Richard Bearman is the Managing Director of Start Up Loans, a government-backed programme that launched in 2012 to provide loans to new and early-stage businesses throughout the UK who might struggle to access finance (up to £25k) elsewhere. Last month, the programme announced a new partnership with The Royal National Institute of Blind People (RNIB).
Entrepreneurs face a number of challenges on their journey to becoming successful business owners. These challenges range from obtaining funding to acquiring the necessary skills to successfully market a business. However, for too many, a lack of accessibility hampers their dreams of becoming a business owner before they have begun, preventing individuals from saying ‘yes’ to starting a business. Our new partnership with the RNIB is a step towards reducing accessibility barriers for aspiring visually impaired entrepreneurs from all walks of life.
Over the course of my 20+ year career, accessibility has increasingly become an integral part of the external facing agenda of the business landscape. In fact, there has been a growing appetite among the current generation of business owners and leaders to increase accessibility, both internally and externally. These people are taking necessary steps to improve the accessibility of their businesses by adopting measures such as ensuring website and advertisement translation is readily available, or providing transcripts and captions. Without a doubt, these developments have increased the accessibility of loans and ultimately, business ownership.
The process of change isn’t rapid or always smooth, however, and often requires a recognition of one’s own limitations in understanding a specific issue. This is one of the primary reasons we decided to partner with The Royal National Institution of Blind People. Just as many budding entrepreneurs approach Start Up Loans for expertise on starting a business, we recognise the value of partnering with the RNIB for their unique expertise on improving accessibility for blind and partially sighted people. By working alongside the RNIB we have the assurance that steps we take to help break down barriers to the business world for people with sight loss will have a positive impact.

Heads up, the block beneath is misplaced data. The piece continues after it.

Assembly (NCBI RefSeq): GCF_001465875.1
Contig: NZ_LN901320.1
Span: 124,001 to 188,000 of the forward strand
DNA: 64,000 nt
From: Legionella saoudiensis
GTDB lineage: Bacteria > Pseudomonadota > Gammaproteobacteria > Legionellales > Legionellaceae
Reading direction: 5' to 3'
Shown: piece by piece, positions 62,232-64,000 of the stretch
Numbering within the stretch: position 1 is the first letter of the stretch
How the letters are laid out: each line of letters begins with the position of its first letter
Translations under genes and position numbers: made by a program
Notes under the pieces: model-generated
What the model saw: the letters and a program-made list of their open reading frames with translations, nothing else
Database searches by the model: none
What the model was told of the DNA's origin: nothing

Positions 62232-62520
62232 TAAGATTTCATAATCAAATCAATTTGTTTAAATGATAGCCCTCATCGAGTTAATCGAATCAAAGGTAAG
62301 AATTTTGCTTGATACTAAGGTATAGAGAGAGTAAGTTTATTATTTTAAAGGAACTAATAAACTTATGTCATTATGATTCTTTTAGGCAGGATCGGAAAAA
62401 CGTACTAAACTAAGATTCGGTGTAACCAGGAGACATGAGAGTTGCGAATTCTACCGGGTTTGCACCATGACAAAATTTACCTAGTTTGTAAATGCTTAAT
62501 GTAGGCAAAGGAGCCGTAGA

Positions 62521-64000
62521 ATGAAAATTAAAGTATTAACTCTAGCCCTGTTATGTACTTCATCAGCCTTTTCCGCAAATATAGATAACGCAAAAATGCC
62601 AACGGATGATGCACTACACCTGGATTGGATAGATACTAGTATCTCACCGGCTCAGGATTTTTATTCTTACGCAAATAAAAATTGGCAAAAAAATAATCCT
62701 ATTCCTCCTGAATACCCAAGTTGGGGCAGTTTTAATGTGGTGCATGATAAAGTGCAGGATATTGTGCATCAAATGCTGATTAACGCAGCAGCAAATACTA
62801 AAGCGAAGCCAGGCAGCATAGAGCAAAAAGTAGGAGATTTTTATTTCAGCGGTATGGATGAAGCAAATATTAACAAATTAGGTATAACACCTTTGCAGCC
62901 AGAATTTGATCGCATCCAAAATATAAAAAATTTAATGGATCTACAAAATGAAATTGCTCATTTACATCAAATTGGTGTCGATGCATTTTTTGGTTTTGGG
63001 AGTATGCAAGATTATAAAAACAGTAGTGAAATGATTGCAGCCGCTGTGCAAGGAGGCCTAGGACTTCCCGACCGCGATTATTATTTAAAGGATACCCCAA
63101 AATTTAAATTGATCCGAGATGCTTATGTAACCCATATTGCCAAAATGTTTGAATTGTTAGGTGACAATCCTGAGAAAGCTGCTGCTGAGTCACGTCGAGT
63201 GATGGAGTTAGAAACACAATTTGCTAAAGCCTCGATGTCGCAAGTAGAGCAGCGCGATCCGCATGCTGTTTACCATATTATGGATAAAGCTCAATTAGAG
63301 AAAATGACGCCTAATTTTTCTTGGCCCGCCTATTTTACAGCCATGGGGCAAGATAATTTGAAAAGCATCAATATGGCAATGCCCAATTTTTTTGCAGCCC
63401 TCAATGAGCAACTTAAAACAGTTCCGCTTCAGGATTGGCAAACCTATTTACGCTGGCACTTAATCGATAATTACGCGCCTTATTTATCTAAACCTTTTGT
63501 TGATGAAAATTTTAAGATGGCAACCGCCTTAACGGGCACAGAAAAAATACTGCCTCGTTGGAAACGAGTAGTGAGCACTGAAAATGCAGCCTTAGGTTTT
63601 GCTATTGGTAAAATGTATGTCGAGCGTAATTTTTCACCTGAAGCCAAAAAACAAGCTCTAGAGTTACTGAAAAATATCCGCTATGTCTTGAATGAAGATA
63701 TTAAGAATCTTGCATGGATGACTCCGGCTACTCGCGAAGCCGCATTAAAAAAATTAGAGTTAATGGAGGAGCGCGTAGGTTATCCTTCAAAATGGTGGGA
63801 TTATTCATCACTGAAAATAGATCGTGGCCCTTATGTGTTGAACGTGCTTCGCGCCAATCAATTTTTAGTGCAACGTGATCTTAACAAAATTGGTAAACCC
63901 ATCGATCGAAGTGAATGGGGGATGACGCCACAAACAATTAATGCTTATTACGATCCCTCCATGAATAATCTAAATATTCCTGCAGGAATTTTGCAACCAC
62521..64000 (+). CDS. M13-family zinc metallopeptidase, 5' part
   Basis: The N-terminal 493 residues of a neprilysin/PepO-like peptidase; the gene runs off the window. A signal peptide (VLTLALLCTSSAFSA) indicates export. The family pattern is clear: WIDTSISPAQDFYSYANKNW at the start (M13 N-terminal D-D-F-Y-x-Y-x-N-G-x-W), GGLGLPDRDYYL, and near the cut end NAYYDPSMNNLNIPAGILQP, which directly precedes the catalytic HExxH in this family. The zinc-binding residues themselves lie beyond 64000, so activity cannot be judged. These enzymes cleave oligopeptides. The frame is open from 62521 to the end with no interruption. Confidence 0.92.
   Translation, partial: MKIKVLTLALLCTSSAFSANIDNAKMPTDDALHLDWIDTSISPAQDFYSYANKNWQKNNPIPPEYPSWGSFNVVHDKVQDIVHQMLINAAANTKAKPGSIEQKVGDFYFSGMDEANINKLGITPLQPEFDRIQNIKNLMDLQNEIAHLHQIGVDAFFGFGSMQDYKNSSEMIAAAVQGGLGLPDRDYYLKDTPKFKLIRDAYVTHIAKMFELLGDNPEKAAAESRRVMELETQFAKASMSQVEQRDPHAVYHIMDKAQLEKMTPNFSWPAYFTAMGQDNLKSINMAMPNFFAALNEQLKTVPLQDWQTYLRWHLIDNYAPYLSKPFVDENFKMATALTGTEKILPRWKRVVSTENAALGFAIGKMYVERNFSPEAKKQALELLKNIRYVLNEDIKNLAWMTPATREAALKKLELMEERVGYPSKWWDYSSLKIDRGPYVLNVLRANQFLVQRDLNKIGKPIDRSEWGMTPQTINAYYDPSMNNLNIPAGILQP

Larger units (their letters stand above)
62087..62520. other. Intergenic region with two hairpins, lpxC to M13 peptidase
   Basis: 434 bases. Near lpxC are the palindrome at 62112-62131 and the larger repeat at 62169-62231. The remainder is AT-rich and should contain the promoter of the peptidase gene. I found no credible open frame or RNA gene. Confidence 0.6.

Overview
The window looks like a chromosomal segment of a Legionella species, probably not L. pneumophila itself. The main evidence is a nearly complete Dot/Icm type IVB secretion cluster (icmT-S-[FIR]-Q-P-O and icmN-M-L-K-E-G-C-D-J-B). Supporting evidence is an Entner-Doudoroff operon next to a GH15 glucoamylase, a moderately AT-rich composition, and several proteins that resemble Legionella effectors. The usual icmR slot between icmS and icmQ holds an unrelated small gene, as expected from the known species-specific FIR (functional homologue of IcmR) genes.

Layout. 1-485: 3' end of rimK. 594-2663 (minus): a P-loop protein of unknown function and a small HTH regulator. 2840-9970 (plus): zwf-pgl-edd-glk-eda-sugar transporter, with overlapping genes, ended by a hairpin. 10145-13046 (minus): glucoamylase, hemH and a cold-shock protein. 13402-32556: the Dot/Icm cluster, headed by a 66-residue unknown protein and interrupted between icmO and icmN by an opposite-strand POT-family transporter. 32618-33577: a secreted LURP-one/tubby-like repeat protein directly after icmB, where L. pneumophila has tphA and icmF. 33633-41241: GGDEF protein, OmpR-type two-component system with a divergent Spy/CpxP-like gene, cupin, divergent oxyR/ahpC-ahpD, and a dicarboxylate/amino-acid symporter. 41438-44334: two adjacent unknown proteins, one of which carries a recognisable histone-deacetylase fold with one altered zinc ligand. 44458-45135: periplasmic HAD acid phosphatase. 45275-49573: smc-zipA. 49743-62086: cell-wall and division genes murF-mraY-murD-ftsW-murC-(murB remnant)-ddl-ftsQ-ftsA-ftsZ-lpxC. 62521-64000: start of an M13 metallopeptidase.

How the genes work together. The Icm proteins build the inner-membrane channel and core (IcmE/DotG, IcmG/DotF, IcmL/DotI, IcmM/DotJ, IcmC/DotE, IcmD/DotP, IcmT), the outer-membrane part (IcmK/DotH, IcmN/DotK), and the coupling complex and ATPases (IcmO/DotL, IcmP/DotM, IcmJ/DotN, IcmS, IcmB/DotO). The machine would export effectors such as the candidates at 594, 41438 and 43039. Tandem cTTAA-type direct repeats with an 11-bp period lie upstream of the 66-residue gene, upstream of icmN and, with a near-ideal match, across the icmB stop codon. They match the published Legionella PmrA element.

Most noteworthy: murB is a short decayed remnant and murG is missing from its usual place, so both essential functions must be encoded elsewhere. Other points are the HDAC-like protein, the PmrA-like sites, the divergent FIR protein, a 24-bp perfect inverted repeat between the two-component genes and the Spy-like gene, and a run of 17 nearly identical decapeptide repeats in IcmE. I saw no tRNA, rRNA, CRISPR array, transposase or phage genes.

Research from the RNIB shows that only one in four people with sight loss of working age are in employment and that there are 11,000 people with sight loss in the UK who are actively seeking work. Our partnership has grown out of insights like these, which highlight the difficulties faced. We hope to create a fairer business landscape and ensure that blind and partially sighted people considering starting their own business won’t fail to do so simply because our support is inaccessible to them.
We see equality not only in the increase in employment of blind and partially blind individuals but also, in the ability to choose a future, whether that be paid employment or business ownership. By working actively to reduce accessibility barriers to the financing and mentoring necessary in starting a business, we hope to position business ownership as a viable option for more and more people.
The partnership is twofold. As a first step, the RNIB will produce Braille, Audio, and Large Print versions of existing Start Up Loans documents and will support the Bank in providing accessible journeys across all of its customer-facing channels. This will involve changes to the Bank’s websites and its Start Up Loans application process, as well as the provision of training to staff. Secondly, to improve accessibility within our own recruitment process, we have become the first organisation to have passed part one of the RNIB’s Visibly Better Employer Framework. This quality standard helps employers to become more inclusive and will help us to increase the number of people with sight loss who apply for job opportunities and become employed by the organisation.
Ultimately, it takes bravery to leave paid employment or to put your money into an idea and see if it lands. That’s why we want to remove the accessibility barriers that make people think ‘I won’t’ or ‘I can’t’ so they can have their ‘yes’ moment and begin the journey to becoming successful business owners.